Getting to know: Syracuse basketball
In the preseason ACC media poll, Syracuse was picked to finish 10th because it had to replace six of its top seven scorers from last season. So far, no problem.
The Orange (6-0) have frustrated opponents with their 2-3 zone, which features 7-foot-2 center Paschal Chukwu in the middle of the paint. But it will be a different challenge for Syracuse when it tries to contain the Kansas offense at 4:30 p.m. Saturday (TV: ESPN) at American Airlines Arena in Miami.
“We'll try to attack this a little differently than what we would most conventional zones,” Kansas coach Bill Self said.
Syracuse will be shorthanded, similar to Kansas, after senior guard Geno Thorpe announced Friday that he was leaving the program. Thorpe was averaging six points and 14.3 minutes per game, leaving the Orange with only eight scholarship players.
Fun fact: Kansas and Syracuse are among five schools in the nation with undefeated men’s and women’s basketball programs. The other three: Florida State, Villanova and Mississippi State.
Series history: Syracuse leads, 3-2. The Orange, which beat KU in the 2003 national championship game, last played Kansas in 2008 at Sprint Center. Syracuse won 89-81 in overtime behind 25 points from Jonny Flynn.
BREAKING DOWN SYRACUSE
No. 25 — G Tyus Battle | 6-6, 205, so.
Despite playing through a lower back bruise in the last week, Battle has been dominant all season. He’s averaging 19.7 points while shooting 36.7 percent from the 3-point line. He is second on the team with nine steals.
According to hoop-math.com, Battle is only taking 18 percent of his shots at the rim, preferring mid-range jumpers and threes.
Originally committed to Michigan, Battle won a gold medal at the 2014 FIBA U-17 World Championship.
- "When I start playing basketball, I get pretty intense," Battle said. "Especially me showing that leadership role this year, you have to come into the game with that intensity and that passion for the game. I feel like if I do that, it's contagious.”
No. 23 — G Frank Howard | 6-5, 205, jr.
After averaging less than five points in his first two seasons, Howard has played a much bigger role for the Orange this year. He’s averaging 15.7 points in six starts, shooting 31 percent from the 3-point line with a team-best six assists per game.
Howard, who has a 2.25 assist-to-turnover ratio, hounds opposing guards with his defense at the top of Syracuse’s zone. He’s already recorded 15 steals, which ranks among the top 50 in the country.
No. 11 — F Oshae Brissett | 6-8, 210, fr.
Brissett has already recorded three double-doubles in his freshman season, averaging 12.2 points and 9.8 rebounds per game.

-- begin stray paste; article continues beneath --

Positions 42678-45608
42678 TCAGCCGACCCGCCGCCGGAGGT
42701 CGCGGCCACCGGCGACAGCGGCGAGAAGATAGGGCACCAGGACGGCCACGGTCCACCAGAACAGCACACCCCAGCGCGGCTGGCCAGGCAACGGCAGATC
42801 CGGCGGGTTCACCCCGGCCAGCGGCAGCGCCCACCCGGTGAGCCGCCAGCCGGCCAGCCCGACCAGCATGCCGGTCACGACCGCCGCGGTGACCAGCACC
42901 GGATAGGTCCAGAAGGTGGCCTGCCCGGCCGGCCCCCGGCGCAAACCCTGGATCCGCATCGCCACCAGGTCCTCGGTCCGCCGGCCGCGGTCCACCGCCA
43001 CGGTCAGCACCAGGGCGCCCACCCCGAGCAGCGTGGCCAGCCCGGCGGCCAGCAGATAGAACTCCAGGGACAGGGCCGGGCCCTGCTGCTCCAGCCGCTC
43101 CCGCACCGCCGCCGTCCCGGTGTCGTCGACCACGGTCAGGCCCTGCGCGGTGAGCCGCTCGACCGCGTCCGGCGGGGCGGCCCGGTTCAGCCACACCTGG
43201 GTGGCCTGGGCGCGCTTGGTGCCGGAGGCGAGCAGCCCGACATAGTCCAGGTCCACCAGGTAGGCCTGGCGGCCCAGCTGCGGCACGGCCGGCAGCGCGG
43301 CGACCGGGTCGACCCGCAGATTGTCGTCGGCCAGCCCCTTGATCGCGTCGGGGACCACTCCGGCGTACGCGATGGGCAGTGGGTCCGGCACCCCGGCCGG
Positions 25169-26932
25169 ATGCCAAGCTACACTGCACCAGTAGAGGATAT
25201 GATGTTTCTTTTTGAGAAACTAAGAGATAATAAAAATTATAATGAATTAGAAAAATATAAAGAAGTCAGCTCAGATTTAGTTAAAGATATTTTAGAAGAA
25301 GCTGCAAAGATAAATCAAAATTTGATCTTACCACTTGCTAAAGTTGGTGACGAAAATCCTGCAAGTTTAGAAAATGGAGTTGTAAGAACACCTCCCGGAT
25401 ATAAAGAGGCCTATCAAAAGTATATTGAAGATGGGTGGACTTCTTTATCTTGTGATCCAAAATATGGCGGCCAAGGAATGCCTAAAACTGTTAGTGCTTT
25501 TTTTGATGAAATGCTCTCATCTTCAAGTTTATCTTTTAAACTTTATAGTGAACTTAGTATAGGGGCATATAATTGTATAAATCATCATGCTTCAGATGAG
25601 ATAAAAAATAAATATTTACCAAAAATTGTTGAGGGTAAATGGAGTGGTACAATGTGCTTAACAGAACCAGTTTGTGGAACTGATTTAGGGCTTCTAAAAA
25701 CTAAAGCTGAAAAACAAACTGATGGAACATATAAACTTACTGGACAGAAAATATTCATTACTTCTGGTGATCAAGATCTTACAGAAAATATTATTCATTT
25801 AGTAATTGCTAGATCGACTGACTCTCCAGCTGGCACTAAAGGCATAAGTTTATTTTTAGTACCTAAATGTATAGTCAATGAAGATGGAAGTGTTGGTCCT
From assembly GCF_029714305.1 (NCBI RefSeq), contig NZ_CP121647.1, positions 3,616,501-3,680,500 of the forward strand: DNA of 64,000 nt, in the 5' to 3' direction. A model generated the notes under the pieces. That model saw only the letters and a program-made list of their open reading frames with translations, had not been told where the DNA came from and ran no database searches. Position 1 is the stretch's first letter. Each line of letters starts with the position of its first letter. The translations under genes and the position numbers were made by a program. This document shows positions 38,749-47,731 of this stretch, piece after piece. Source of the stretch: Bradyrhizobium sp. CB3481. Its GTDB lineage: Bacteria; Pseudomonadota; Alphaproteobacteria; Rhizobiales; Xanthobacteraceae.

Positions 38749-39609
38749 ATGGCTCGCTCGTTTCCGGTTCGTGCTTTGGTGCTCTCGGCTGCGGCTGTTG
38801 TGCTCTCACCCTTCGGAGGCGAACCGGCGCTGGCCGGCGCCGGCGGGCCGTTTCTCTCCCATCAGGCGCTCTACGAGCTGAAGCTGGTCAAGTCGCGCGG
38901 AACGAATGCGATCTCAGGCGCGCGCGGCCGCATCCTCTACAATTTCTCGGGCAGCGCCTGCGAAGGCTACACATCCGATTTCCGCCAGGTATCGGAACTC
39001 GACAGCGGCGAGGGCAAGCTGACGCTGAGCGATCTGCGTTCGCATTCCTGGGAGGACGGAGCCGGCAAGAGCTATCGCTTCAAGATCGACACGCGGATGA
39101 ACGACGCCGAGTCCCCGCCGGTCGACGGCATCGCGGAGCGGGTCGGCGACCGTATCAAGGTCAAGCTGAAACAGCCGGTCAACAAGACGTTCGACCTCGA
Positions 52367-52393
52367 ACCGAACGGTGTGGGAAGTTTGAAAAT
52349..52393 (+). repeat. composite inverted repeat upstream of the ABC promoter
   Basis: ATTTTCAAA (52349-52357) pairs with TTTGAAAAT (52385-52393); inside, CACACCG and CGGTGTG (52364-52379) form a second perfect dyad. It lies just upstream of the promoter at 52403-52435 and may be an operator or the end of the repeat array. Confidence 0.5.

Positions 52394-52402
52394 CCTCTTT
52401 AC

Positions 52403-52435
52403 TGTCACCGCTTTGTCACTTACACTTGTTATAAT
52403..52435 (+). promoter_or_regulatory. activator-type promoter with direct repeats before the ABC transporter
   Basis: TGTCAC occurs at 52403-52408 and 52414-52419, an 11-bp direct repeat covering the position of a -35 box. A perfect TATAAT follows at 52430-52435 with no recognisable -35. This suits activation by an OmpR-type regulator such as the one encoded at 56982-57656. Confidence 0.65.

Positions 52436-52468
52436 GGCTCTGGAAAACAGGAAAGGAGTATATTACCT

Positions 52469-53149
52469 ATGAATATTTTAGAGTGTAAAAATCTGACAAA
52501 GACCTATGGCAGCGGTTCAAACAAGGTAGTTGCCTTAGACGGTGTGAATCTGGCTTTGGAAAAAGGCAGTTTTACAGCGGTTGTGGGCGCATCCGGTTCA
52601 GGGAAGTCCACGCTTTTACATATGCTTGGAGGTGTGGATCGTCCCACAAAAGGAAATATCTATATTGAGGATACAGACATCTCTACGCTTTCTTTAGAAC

From Findlay Prep in Nevada, Brissett is only shooting 32.4 percent from the field, including a 6-for-24 mark from deep. He leads the Orange with 19 offensive rebounds.
ONE THING SYRACUSE DOES WELL
In a combination of their zone defense and length among forwards, the Orange make it very difficult for opponents to score in the paint. They average 7.3 blocks per game, highlighted by 7-foot-2 center Paschal Chukwu (18 blocks), and opposing teams are only shooting 35.7 percent from the field.
According to hoop-math.com, Syracuse blocks 22.9 percent of the shot at the rim, which ranks fourth in the country.
ONE AREA SYRACUSE STRUGGLES
There are very few solid 3-point shooters in Syracuse’s lineup. Through the first six games, the Orange are shooting 29 percent from behind the arc in 103 attempts — ranking 314th in the nation. In the last three games, they are a combined 10 for 44 from long distance.
MEET THE COACH
Jim Boeheim is the second-winningest coach in the country with a 909-357 record. He had 101 wins vacated by the NCAA because of compliance violations.
In his 42nd season with his alma mater, Boeheim led the Orange to a national title in 2003 and five Final Four appearances, most recently in 2016.
Kansas by 10. It’ll be a step up in talent for the Jayhawks, playing a defense that’s comparable to Kentucky with its length. The Orange are fresh off a two-point home win against Maryland in the Big 10/ACC Challenge, but haven’t faced an offense near as dangerous as KU. How well can the Jayhawks shoot from the 3-point line against a talented 2-3 zone?
My prediction: Kansas 75, Syracuse 62. Bobby’s record vs. the spread: 3-2.